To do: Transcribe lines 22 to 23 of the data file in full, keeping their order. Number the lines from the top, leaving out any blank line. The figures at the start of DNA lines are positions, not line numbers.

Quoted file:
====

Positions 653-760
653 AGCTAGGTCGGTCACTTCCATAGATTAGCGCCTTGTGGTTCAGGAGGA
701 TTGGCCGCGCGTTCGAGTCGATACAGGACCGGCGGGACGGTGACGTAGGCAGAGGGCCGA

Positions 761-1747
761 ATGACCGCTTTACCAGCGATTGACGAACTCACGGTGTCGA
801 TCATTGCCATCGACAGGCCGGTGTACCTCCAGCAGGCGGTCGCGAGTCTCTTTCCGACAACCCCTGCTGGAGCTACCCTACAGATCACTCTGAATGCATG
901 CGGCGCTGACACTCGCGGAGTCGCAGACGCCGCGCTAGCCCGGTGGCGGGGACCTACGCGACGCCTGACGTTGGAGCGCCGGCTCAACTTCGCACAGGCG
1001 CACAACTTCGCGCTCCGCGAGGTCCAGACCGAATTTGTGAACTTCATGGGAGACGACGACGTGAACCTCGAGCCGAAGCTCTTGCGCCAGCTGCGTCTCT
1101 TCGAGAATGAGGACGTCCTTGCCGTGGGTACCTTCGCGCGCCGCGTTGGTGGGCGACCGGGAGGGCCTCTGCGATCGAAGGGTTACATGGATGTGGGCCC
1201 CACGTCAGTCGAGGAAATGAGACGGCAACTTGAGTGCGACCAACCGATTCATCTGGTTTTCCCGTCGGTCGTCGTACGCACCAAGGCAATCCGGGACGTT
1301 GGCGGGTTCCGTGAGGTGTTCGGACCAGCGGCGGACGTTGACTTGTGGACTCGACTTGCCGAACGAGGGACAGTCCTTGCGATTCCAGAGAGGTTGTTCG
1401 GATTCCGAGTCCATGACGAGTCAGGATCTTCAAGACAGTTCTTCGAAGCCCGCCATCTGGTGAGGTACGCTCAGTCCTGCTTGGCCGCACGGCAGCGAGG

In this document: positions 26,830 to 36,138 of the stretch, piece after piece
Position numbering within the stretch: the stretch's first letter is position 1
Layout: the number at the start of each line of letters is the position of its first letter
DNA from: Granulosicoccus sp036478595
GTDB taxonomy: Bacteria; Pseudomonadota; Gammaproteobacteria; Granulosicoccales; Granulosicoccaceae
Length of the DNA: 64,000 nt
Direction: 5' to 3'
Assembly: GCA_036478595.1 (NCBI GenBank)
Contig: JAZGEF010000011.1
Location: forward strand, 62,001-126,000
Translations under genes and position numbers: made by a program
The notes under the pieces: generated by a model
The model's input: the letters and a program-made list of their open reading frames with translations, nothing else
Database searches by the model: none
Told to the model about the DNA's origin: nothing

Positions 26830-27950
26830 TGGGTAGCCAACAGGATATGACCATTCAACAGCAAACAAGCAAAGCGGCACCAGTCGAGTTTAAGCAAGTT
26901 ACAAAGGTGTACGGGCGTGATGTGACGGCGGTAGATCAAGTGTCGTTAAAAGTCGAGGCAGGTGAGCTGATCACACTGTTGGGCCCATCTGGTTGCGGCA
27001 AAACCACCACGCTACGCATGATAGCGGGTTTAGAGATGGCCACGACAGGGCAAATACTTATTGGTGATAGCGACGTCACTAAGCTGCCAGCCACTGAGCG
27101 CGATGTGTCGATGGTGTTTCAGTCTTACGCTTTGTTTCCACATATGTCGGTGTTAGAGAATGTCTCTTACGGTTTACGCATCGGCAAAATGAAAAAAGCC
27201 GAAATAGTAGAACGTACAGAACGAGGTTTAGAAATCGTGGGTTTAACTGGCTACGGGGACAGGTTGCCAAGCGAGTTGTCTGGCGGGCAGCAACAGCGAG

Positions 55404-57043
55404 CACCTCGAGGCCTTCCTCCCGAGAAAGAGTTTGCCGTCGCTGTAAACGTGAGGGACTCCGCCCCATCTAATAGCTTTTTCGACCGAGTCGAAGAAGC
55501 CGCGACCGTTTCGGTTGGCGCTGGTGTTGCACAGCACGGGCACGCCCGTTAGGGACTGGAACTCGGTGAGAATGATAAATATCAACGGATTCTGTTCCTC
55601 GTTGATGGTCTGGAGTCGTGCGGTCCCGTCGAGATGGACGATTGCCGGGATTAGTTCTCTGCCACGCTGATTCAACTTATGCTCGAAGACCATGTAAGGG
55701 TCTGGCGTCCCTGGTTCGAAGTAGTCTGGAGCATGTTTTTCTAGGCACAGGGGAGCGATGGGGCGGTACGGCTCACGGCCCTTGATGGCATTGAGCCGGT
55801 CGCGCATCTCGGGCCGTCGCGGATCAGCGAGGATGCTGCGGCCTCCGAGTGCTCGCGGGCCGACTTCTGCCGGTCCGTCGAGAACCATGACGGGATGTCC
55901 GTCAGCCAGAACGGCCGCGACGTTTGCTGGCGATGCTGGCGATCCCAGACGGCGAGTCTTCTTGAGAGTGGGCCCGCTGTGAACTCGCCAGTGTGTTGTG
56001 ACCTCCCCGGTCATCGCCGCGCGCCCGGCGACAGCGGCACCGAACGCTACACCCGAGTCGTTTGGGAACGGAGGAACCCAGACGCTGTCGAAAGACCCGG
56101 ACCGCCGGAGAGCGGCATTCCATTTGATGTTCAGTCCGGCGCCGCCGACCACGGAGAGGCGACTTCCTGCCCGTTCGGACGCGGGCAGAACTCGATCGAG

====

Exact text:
Location: forward strand, 62,001-126,000
Translations under genes and position numbers: made by a program